7 118 Vasilyeva E., Pechenizkiy M., Puuronen S.: Management... case when the subject is unknown to the student (a novice learner) an e-learning system may present more detailed information in a smooth logical flow. In this example the information on how to present learning material in brief and detailed form is knowledge, while the context, which specifies the situations where each of the presentation forms should be used, is meta-knowledge or contextual knowledge. We analyze the main KM processes (Figure 2) on the given example. The given adaptation principle can be created by teachers and knowledge engineers (trying to analyze different mapping of course ontology with possible student background). This adaptation principle can be suggested also as a result of experience in knowledge structuring and different types of presentation for the different groups of students. Meta-knowledge, on which adaptation is based, is stored in the e-learning system. It is commonly organized in the form of the logical rules, which are entered to the intelligent component of e-learning system via a special interface. The meta-knowledge in the e-learning system is integrated from three groups of experts: from teachers, knowledge engineers, and usability engineers. In an adaptive e-learning system meta-knowledge can be also integrated from psychologists, department s administrators, and the e-learning systems or other web-based systems. These participants can use their knowledge and experience to integrate the metaknowledge, which is used in adaptation, by adding new conditions and restriction. For example, psychologists can suggest to analyze the user s cognitive and learning styles for adaptation of the learning materials content presentation. The data on student s performance and interaction with e-learning system can also be integrated into the meta-knowledge, used in adaptation. The application of discovered adaptation principle in e-learning system leads to estimation of its external validity. The evaluation of discovered knowledge through its application may naturally result in discovery of new interrelations and contexts. In turn, this leads to refinement of meta-knowledge since e.g. new important contexts are introduced or otherwise, inessential conditions of the adaptation rule are revealed. In our example, during the evaluation it could be discovered that the student s level of locus control plays an important role. Correspondingly, new context like if level of locus control is external would be introduced. It can be easily seen that all the activities related to the KM process concern the issue of knowledge sharing as by individual experts as by institutions as by different e-learning systems. Currently, there is little systematic sharing of learning content, context, and supporting materials [Norris, 03]. We can say that, unfortunately, the situation with motivation of meta-knowledge sharing is no better. 5 Discussions Recent research has motivated the integration of KM paradigm into e-learning systems. We hope that our paper will also encourage the initiatives of KM techniques application into e-learning systems and will attract attention of KM experts to the problems of adaptation and personalization in e-learning. The involvement of KM practitioners, who can bring to the area of e-learning state-of-art KM approaches and motivate support of main KM processes, may have a significant impact on the development of personalization and adaptation in the e-learning systems. In this paper we suggested a general architecture of adaptive e-learning system,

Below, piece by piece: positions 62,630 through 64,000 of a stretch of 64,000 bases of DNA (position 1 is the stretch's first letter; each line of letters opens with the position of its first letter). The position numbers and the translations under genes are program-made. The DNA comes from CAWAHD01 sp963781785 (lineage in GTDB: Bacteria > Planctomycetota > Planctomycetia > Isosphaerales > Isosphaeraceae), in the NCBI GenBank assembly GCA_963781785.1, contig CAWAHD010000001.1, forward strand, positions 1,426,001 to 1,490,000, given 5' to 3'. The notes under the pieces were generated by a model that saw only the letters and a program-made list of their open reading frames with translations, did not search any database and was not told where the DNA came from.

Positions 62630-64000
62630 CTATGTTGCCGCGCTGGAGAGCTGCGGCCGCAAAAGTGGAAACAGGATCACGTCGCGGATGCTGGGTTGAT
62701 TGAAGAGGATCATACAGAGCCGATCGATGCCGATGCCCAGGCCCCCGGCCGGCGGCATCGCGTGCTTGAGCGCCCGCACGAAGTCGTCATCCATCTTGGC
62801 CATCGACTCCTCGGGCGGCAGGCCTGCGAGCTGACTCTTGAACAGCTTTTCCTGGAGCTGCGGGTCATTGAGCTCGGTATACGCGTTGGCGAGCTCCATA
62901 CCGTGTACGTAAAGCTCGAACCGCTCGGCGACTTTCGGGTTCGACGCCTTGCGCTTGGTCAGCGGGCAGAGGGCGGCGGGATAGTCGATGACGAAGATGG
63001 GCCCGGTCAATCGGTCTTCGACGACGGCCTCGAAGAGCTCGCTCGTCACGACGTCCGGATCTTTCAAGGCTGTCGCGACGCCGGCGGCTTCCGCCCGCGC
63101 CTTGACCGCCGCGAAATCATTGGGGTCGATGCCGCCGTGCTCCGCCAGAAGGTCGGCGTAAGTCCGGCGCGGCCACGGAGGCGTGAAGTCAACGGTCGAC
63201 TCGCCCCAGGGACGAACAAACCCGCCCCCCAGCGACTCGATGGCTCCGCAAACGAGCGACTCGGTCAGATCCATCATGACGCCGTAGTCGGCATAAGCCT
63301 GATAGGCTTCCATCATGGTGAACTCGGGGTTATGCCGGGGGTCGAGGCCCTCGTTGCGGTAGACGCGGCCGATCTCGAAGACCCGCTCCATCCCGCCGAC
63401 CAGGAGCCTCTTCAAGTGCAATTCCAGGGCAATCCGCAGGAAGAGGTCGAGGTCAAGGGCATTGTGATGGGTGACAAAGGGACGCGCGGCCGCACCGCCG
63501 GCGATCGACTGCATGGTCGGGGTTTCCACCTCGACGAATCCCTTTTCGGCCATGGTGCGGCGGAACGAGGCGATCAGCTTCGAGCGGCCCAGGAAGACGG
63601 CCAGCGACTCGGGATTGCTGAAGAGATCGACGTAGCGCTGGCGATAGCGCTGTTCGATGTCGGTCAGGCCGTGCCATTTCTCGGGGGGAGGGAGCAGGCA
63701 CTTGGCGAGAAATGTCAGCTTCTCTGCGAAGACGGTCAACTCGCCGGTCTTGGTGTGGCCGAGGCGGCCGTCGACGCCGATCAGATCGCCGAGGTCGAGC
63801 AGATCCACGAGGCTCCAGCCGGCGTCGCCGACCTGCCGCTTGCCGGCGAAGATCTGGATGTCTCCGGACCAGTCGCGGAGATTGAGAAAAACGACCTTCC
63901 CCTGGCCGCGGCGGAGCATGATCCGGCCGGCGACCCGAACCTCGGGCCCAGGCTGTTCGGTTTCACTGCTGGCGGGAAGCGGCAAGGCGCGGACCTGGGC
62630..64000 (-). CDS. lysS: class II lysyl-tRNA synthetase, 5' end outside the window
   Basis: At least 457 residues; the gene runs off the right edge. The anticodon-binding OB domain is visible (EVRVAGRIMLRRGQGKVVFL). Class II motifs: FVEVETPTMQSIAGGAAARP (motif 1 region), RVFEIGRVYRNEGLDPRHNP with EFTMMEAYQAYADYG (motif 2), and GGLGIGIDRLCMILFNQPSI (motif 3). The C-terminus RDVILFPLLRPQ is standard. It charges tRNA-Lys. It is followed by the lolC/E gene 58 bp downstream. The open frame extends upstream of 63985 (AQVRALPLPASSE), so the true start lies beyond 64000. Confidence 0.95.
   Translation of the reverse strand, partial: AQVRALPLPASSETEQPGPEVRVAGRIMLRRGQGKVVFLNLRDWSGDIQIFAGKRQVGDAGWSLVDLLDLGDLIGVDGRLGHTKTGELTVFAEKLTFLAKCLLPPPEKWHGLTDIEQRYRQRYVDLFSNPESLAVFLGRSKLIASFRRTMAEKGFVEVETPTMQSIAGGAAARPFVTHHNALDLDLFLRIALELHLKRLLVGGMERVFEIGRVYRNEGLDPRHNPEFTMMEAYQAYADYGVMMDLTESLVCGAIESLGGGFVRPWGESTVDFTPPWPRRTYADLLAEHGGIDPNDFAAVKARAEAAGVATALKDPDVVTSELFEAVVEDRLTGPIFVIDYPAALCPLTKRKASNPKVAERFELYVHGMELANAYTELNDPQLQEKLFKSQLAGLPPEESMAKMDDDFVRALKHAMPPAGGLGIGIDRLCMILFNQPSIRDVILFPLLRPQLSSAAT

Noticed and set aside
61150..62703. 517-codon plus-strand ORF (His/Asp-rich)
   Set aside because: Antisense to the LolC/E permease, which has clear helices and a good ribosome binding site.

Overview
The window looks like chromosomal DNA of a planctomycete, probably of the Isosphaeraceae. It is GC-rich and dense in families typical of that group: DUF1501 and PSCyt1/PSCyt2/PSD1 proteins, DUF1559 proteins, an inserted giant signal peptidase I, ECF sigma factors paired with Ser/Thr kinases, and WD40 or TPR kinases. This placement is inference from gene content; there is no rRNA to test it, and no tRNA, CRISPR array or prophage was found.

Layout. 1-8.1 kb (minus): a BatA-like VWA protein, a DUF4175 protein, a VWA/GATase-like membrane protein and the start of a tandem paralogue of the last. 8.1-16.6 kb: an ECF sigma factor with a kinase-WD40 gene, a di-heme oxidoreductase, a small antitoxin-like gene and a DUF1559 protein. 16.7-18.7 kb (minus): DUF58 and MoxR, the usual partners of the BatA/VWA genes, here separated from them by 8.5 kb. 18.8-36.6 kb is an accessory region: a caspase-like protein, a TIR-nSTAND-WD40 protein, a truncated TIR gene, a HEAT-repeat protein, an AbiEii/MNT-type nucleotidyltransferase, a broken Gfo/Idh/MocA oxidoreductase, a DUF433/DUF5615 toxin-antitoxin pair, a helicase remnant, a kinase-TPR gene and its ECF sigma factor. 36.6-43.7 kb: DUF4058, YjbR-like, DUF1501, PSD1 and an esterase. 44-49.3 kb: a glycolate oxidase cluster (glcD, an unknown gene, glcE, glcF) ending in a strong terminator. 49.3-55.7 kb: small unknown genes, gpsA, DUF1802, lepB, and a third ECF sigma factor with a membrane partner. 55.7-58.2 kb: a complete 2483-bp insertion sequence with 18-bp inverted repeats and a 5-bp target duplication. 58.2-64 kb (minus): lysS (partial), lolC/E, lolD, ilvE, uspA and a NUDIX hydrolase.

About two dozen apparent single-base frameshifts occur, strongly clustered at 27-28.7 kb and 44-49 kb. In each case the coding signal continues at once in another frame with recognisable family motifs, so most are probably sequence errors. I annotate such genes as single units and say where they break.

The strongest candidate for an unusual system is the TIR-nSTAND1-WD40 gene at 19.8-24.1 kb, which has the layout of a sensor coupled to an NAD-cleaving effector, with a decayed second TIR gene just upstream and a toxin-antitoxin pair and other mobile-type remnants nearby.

8 Vasilyeva E., Pechenizkiy M., Puuronen S.: Management considered different dimensions of knowledge concepts and the organization of metaknowledge inside our general architecture, and discussed knowledge management processes in an adaptive e-learning system aimed to make the use of available adaptation mechanisms more effective and efficient. Behind these suggestions is our belief that the support for the systematic process of meta-knowledge capture and refinement over time would improve e-learning system s adaptation and contribute to further research and development of adaptive e-learning systems. Our further studies are directed towards the development of guidelines for adaptive e-learning systems design, addressing the issues of effective metaknowledge creation, discovery, and acquisition; organization and storage; evaluation, revision and application for adaptation of content discovery, assembly and delivery; user interface and collaboration support. Acknowledgements This research is partly supported by the COMAS Graduate School of the University of Jyväskylä, Finland. References [Brusilovsky, 01] P. Brusilovsky, Adaptive hypermedia. User Modelling and User Adapted Interaction, Ten Year Anniversary Issue (A. Kobsa, ed.), 11 (1/2), 2001, [Köhler, 05] Köhler A., Fuchs-Kittowski F., Integration of Communities into Process-Oriented Structures, J.UCS, (Journal for Universal Computer Science), 11, 3, 2005, [Lindstaedt, 05] S.N. Lindstaedt, J. Farmer, Integration of Management and (e)learning. J.UCS, (Journal for Universal Computer Science), 11, 3, 2005, [Marshall, 03] B. Marshall, et al. Convergence of Management and e-learning: the GetSmart Experience. Proc. of JCDL 2003, [Mason, 05] J. Mason, From e-learning to e-, in Rao (ed.) Management Tools and Techniques, Elsevier, London, 2005, [Münzer, 05] S. Münzer, B. Xiao, Small Groups Learning Synchronously Online at the Workplace: The Interaction of Factors Determining Outcome and Acceptance, J.UCS, (Journal for Universal Computer Science), 11(3), 2005, [Norris, 03] D.M. Norris, J. Mason, R. Robson, P. Lefrere, G. Collier, A Revolution in Sharing. Educause Review, vol. 38 (5), 2003, [Paramythis, 04] A. Paramythis, S. Loidl-Reisinger, Adaptive Learning Environments and e- Learinng Standards. Electronic Journal of e-learning, 2 (1), 2004, [Ponce, 03] D. Ponce, What Can e-learning Learn From Management? Proc. of 3rd European Management School, San Sebastian, [Ravet, 02] S. Ravet, E-Learning and Management. The Newsletter of the PROMETEUS Network N 20, July-August 2002, 2-6. Available at [Spiegler, 00] I. Spiegler, Management: A New Idea or a Recycled Concept? Communications of the Association for Information Systems, 3, Article 14, 2000.